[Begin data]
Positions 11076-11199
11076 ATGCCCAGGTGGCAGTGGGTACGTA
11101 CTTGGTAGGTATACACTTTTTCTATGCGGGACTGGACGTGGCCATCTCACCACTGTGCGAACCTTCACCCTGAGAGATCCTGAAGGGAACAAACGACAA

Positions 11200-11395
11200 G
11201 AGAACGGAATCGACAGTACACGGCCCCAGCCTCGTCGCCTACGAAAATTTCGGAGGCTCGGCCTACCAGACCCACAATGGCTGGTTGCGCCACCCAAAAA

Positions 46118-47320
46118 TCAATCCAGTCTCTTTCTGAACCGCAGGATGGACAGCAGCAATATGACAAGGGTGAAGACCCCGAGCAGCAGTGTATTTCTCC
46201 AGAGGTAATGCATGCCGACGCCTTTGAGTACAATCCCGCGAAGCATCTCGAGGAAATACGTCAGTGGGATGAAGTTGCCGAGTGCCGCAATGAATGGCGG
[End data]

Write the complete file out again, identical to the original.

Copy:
Positions 11076-11199
11076 ATGCCCAGGTGGCAGTGGGTACGTA
11101 CTTGGTAGGTATACACTTTTTCTATGCGGGACTGGACGTGGCCATCTCACCACTGTGCGAACCTTCACCCTGAGAGATCCTGAAGGGAACAAACGACAA

Positions 11200-11395
11200 G
11201 AGAACGGAATCGACAGTACACGGCCCCAGCCTCGTCGCCTACGAAAATTTCGGAGGCTCGGCCTACCAGACCCACAATGGCTGGTTGCGCCACCCAAAAA

Positions 46118-47320
46118 TCAATCCAGTCTCTTTCTGAACCGCAGGATGGACAGCAGCAATATGACAAGGGTGAAGACCCCGAGCAGCAGTGTATTTCTCC
46201 AGAGGTAATGCATGCCGACGCCTTTGAGTACAATCCCGCGAAGCATCTCGAGGAAATACGTCAGTGGGATGAAGTTGCCGAGTGCCGCAATGAATGGCGG